As the hilarious guy on YouTube went on about 3 toed sloths, liking pictures on Instagram, and composing emails, I realized that I also often find myself in a deep search for the end of the internet–possessively glued to my Mac screen hoping for that final click that will eventually lead my brain to say ‘OK, that was stupid. I am going to bed now’ about 45 minutes past my bedtime. What caught my attention was the following quote: ‘Heavy media multi-taskers are more susceptible to interference from irrelevant environmental stimuli’. Just the other day, it took me 2 hours to reply to an email because 1) coffee, 2) I forgot to print off my reports for parent-teacher conferences, 3) I hadn’t checked Instagram since last night, 4) memes 5) new Kings of Leon album came out. It really is true, especially at work, that I never take the time to focus on just one thing because to-do lists, distractions, social media, and people get in the way. Just like the video stated, ‘this is life mimicking the Internet’—I just never paid attention that this was going on.
‘Employees are sometimes so overwhelmed with catching up on email, they neglect other critical job duties.’ I am not sure about anyone else, but I thought this quote from ‘The Impact of Email in the Workplace’ resonates with me. I always check my emails in the morning, delete half of them because they are student releases, then try to reply to as many as I can before class begins. I will go two periods of teaching until I reach my prep and again, my mailbox is flooded with another set of new emails. Not only do they build up and add to the to-do list but sometimes they are conversations that could have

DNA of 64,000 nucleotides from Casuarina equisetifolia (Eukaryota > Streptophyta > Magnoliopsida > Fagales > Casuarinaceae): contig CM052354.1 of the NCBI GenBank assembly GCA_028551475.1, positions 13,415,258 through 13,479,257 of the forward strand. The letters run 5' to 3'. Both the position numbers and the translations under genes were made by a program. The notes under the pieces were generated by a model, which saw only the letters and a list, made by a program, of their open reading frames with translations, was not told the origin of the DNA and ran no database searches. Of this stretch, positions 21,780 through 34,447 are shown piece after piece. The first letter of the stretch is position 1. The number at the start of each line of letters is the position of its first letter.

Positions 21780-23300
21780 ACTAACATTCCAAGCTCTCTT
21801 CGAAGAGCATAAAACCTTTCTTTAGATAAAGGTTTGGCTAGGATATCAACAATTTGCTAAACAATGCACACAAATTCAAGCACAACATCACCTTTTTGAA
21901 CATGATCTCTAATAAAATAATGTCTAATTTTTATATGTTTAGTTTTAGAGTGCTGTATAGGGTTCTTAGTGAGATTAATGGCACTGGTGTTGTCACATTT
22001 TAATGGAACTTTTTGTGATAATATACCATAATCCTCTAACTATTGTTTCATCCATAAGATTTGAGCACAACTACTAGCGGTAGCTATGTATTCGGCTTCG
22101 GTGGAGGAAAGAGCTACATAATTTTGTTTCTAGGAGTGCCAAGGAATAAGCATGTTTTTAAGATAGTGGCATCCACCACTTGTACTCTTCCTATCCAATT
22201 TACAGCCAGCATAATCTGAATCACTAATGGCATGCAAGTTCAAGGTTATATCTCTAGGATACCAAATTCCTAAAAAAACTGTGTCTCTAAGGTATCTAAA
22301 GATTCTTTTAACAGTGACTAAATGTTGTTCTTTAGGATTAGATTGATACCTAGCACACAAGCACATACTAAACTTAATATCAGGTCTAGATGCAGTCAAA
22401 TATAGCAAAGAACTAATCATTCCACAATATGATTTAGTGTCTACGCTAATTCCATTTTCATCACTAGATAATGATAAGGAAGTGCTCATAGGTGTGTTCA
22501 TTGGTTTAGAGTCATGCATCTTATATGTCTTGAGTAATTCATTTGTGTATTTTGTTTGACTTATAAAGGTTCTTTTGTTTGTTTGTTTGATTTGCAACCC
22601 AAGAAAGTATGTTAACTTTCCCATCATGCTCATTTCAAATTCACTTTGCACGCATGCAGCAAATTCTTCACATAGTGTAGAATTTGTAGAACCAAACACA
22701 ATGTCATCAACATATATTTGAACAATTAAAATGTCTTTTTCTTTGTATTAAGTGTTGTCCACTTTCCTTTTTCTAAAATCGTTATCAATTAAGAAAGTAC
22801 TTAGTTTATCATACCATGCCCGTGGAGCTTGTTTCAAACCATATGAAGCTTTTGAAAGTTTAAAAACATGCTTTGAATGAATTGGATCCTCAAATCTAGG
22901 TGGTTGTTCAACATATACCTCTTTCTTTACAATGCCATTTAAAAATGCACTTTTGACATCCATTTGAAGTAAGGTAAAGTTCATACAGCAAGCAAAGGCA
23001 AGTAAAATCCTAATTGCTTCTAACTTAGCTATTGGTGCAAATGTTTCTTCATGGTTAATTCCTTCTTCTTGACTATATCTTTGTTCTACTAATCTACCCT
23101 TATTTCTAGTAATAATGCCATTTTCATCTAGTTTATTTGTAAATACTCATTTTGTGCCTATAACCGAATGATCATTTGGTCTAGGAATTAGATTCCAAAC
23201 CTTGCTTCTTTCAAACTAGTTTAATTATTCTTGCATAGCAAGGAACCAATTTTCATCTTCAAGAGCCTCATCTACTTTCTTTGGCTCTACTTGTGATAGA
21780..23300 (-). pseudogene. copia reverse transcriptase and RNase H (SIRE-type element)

easily been had in person. I recently removed my work email from my phone because I was
constantly checking and replying to emails during my time at home which was not helping me manage my personal and work life divide. Although I would love to be prompt with my responses, I know that setting that morning, lunch, and after school time to respond to emails has helped me stay on task with teaching, marking and planning.
Is the Internet really a productivity tool or merely an endless series of distractions? Like Benita, I find it difficult to pinpoint this answer. Of course, the Internet can be productivity tool if it is used properly. With the idea of Tabless Thursday, I feel like people would get the job done without trying to finish three other things at the same time. I also agree that it is an endless series of distractions as I currently have a total of 11 tabs open ranging from homework, YouTube, blogs, recipes, and guitar chords. In Marc Spooner’s Creativity class, we talked about how everyone processes information and comes up with creative ideas differently. One of the ideas we spoke about what the idea of incubation. When working on a project of some sort, you will leave the task at hand and move on to other work, letting your creative ideas sit and incubate. At any given time, your ideas will resurface allowing you to move forward and put your new thoughts in action. I feel as though I can relate to this idea and this is the reason I have many tabs open at a time—rather than sitting there stumped, I will move on to something new, come up with new ideas even if they were derived from distractions, then return to my work when I am ready.
I really liked that Heidi spoke about balance in her blog post. I agree with her, that it is all about balancing out when and how much time we are spending on certain tasks and activities. Although I would love to continue for hours on end watching FailArmy on YouTube, I know that I would never get anything done. However, if I need a 10 minute break from my work to get new ideas and increase productivity so I can work longer then I will balance that out.
Speaking of balance, I gave my thoughts now it is time for some coffee and an episode on Netflix—yes, just one.